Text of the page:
Comment, Opinion & Guest Articles
If I say that OpenText’s acquisition of Recommind, announced on 2 June, is unsurprising, that does not make it uninteresting or unimportant. There have been rumours of an acquisition by the one and of the other for some time, although the names had not been paired in my hearing. As so often with these things, it seems an obvious fit once mentioned.
Having first entered into a strategic alliance with Recommind in 2008, listed software giant OpenText has entered into a definitive agreement to acquire the eDiscovery and analytics leader for $163m.
It’s been a busy month for legal tech startups, with news of major wins for legal draft supplier XRef Software Solutions; a big hire for eBilling startup Apperio; the first public commercial relationship for IBM Watson-backed ROSS intelligence; and the launch of new capacity management tech Salladore.
Reed Smith has published a comprehensive white paper setting out some of the basics of how blockchain technology works, before moving on to a more complex analysis of its advantages and disadvantages, and the underlying regulatory landscape in both the U.S. and beyond, in Europe, Asia and Africa.
Recent high-profile data breaches of internal IT systems at major international firms are causing clients to increase the scrutiny of their outside counsels’ cybersecurity efforts. Now, more than ever, it’s essential to ensure law firms are doing everything they can to safeguard their clients’ data against ever-evolving threats. While end users can often be the weak spot when it comes to security, it’s equally important that law firms embrace modern best practices around the storage and management of client data in their document management systems (DMS).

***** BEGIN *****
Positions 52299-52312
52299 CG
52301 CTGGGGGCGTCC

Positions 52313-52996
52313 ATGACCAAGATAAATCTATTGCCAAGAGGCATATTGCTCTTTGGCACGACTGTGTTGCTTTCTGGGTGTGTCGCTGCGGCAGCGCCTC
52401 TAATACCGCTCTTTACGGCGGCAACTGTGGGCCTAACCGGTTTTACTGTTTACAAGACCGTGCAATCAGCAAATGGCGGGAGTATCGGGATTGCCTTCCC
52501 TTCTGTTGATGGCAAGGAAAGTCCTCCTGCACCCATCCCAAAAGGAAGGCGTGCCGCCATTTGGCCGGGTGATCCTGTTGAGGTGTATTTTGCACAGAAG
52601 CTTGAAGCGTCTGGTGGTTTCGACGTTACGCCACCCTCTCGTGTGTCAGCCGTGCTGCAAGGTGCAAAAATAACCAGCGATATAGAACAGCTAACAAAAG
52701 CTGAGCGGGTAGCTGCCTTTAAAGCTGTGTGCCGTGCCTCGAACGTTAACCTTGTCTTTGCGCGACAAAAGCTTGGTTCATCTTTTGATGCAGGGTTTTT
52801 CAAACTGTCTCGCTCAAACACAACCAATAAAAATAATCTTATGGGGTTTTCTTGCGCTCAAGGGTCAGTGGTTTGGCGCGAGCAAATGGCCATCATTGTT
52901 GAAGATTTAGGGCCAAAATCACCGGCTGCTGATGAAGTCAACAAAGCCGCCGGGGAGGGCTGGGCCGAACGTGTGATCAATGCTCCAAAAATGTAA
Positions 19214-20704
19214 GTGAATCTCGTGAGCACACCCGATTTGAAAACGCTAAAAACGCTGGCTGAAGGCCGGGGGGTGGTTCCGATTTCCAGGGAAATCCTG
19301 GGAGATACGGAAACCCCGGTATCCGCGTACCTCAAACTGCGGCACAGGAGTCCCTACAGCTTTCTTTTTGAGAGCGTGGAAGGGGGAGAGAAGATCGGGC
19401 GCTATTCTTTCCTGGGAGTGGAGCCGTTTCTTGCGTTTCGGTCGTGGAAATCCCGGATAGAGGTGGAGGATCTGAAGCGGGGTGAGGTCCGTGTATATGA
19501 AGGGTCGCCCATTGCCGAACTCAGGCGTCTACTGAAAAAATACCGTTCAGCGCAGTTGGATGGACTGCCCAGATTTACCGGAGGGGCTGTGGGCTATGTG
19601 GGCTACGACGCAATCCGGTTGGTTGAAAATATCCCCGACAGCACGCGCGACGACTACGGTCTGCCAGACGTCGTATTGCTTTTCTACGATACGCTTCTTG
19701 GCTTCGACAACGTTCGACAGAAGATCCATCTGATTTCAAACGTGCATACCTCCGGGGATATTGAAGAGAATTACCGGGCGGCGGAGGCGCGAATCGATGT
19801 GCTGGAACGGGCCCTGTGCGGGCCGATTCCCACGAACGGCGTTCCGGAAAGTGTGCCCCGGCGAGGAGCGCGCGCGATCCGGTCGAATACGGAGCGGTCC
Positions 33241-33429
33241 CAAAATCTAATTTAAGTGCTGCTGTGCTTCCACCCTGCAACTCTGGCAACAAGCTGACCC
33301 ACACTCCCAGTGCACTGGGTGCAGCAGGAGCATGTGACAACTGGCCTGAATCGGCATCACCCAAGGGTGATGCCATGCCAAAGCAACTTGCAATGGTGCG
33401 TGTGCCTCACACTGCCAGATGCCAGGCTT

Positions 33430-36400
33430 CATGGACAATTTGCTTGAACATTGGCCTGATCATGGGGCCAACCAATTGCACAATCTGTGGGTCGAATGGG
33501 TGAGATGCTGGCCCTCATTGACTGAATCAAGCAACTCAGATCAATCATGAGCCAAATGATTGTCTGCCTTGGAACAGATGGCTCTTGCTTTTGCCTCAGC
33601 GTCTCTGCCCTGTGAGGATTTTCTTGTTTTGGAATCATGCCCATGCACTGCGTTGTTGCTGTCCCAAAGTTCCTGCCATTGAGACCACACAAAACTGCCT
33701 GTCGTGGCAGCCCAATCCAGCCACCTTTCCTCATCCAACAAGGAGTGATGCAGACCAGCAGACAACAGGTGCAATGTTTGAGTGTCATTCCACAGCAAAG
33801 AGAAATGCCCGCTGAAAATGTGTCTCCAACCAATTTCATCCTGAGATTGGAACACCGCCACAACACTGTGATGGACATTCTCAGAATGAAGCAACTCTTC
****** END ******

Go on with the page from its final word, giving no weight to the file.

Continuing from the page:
Welcome to the latest issue of the Legal IT Insider newsletter – your monthly fix for all that is happening in the world of legal tech for May 2016
Should large law firms spend the money and time needed to implement Enterprise Resource Planning (ERP) software? Ten years ago, when several large law firms declared an intention to implement ERP software from SAP AG, I wrote an article suggesting they might want to reconsider. I argued that ERP’s present a risk/benefit choice for the firms adopting them. Given the numerous accounts of ERP implementations gone expensively and sometimes spectacularly awry, the risks posed by an ERP implementation were obviously substantial. Did firms accrue enough benefits to offset those risks? I said no then, that any benefits that could be achieved with an ERP could also be achieved using powerful database technology on top of existing software, and with substantially less risk and cost than would be involved in an ERP implementation. The ERP fashion cycle has come full circle in those ten years and more large firms are now on the hunt for an ERP. Has the risk benefit calculus changed in that time? I still say no. Indeed, integrating existing best-of-breed law firm software into an enterprise platform with ERP-like functionality has never been easier.